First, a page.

“We hope that this will pave the way to actual legislative change that will benefit cruelty-free companies and the Chinese consumer as well as many thousands of animals,” she said in a statement.
Animal testing for cosmetics is banned in certian markets, including Europe, but animal rights organisation PETA claims some ‘cruelty-free’ companies have been quietly paying for tests on animals in order to market their products in China.
Catherine Cervasio, founder of natural skincare brand Aromababy which exports to China, said the move is significant from a consumer point of view, but that brands will still have some tricky waters to navigate.
“Some complexity remains around complying with the new regulations, meaning it will likely be the larger organisations who have the resources to better navigate a seamless market entry,” she said.
Cervasio has experienced increased awareness of animal testing by Chinese consumers in recent years.
“As more alternative testing methods are developed and personnel are trained in the execution of such tests, and as larger beauty companies help pave the way for change, we will no doubt see both a greater awareness and, of course, demand by shoppers in China for more cruelty-free products,” she said.
What does cruelty-free actually mean?
Allen Zelden is the founder of Intrinity Global and president of new digital eco-conscious website Futurevvorld, which aims to drive debate and inform the growing sustainability movement. He told Inside Retail that there’s still some confusion around the meaning of cruelty-free.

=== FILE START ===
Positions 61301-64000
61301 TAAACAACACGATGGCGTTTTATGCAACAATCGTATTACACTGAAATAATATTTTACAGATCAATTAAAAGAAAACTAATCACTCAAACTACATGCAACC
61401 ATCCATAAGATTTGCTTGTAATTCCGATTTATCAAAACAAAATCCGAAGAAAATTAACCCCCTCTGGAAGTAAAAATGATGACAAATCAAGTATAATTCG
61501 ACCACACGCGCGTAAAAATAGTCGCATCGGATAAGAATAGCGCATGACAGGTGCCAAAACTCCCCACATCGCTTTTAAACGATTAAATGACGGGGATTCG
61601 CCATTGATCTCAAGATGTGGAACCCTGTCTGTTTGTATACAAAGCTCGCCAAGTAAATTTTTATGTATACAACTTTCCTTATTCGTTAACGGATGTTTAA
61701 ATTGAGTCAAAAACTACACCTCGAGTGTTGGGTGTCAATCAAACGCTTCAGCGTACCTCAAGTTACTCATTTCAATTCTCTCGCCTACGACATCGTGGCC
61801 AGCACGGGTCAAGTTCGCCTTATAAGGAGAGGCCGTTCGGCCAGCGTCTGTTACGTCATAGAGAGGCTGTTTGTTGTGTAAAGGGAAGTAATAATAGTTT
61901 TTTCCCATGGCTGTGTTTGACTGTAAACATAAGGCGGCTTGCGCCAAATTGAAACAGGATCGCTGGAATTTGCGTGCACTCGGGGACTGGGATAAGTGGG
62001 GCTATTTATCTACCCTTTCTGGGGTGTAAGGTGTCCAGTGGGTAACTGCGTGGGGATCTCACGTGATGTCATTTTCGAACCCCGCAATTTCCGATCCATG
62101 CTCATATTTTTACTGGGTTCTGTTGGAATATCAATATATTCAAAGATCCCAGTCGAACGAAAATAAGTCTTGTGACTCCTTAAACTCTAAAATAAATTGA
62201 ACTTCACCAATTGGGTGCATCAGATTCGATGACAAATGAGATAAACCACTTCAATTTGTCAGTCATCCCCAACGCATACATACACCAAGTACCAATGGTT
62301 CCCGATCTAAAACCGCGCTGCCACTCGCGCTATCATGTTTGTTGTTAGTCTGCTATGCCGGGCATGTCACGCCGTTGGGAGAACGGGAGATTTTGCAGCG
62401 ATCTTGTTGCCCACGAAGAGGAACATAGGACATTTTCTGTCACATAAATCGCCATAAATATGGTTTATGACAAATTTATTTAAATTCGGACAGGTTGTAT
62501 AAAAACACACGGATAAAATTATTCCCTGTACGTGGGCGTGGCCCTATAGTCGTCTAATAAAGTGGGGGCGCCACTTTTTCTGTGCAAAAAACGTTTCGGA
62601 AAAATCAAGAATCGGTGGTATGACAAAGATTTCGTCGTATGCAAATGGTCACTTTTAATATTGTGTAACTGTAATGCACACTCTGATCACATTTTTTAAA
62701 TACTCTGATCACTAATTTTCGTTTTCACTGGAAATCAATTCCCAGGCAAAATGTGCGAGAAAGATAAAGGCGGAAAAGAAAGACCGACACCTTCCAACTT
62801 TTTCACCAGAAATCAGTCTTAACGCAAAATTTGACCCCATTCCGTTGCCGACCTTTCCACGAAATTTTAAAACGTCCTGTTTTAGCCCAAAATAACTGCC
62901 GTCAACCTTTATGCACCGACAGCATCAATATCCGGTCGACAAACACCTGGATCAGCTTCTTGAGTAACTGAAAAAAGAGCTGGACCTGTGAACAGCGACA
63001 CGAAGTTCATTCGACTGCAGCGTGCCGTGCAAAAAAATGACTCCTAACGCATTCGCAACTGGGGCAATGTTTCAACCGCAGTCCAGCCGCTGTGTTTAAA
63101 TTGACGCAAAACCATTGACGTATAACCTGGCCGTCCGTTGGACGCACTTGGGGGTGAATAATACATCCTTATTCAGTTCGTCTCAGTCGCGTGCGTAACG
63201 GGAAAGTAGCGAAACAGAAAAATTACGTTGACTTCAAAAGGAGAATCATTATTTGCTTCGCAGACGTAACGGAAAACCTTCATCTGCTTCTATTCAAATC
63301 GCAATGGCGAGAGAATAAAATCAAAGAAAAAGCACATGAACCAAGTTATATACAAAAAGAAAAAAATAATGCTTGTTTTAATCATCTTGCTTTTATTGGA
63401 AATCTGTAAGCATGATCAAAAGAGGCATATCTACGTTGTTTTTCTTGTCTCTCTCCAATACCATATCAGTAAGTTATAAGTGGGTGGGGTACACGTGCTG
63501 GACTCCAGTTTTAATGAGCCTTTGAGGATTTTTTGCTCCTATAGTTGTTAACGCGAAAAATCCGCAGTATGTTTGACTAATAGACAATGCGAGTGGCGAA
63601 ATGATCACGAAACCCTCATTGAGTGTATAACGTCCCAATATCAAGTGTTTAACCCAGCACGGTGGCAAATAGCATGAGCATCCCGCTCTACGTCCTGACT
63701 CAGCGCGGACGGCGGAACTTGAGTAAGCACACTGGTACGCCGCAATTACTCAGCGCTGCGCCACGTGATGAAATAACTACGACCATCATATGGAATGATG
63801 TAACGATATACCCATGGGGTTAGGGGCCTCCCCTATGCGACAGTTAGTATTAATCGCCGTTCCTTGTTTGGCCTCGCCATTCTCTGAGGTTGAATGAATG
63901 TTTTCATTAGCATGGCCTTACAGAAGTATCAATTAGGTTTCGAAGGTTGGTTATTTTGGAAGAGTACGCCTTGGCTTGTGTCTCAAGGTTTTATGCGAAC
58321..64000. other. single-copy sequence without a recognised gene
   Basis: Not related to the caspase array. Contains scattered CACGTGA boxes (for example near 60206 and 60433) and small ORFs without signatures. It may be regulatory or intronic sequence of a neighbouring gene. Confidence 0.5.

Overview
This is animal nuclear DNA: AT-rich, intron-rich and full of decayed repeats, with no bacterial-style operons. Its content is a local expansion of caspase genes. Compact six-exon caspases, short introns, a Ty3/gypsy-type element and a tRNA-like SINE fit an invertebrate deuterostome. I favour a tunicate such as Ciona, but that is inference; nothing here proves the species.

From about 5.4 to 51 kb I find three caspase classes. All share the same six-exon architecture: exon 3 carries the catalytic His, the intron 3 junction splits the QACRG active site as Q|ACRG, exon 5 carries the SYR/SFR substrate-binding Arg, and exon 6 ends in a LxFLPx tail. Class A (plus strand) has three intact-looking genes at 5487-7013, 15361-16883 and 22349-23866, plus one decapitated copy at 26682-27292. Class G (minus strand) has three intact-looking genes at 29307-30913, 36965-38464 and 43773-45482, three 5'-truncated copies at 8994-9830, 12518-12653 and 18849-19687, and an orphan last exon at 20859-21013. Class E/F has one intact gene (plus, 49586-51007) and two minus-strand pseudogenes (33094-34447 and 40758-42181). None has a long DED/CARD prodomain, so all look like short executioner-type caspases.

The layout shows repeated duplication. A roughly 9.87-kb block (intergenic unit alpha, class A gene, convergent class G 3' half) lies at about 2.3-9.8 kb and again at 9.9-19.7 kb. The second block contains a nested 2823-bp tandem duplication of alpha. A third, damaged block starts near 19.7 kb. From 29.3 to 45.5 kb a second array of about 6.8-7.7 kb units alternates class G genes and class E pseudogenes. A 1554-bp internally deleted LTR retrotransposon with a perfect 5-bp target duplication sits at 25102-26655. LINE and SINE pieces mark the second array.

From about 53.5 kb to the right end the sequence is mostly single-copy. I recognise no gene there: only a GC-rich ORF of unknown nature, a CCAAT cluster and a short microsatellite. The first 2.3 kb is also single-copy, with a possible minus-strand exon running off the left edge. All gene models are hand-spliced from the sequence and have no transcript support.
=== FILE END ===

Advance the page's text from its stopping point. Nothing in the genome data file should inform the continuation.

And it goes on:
“While there’s no legal definition for what constitutes as a cruelty-free product, it is typically understood as a product where no animal testing has occurred, unlike a ‘vegan’ product, which does not contain any animal-derived materials or ingredients,” he said.
“Yet many question the diligence behind the cruelty-free label given the ambiguity behind the scope of testing… For instance, were any of the supplied ingredients tested on animals? Are the products sold in countries that necessitate animal testing? Was a third party used instead?”
And with concern around the rights of animals driving these purchases, he rightfully questions why the cruelty-free label doesn’t always take into account the human cost of making these products.
According to Fashion Revolution’s 2020 Fashion Transparency Index, only 24 per cent of fashion brands publish their second-tier suppliers and only 7 per cent publish third-tier suppliers (the source of raw materials).
“Given the lack of supply chain transparency coupled with the mounting churn of fashion trends only exacerbated by fast fashion, it’s no wonder many ‘cruelty-free’ consumers are now demanding to know #whomademyclothes,” he added.
The cruelty-free movement is rapidly gaining momentum across food, fashion, beauty and other categories.
Globally, the cruelty-free cosmetics market alone is estimated to reach US$10 billion by 2024, according to Market Research Future, with a growth rate of 6.0 per cent during the forecast period of 2019 to 2024.
While industry research shows that products with a cruelty-free label generate a more positive response from consumers, search engines like Google give a clear insight into the current mindset of shoppers, Zelden explained.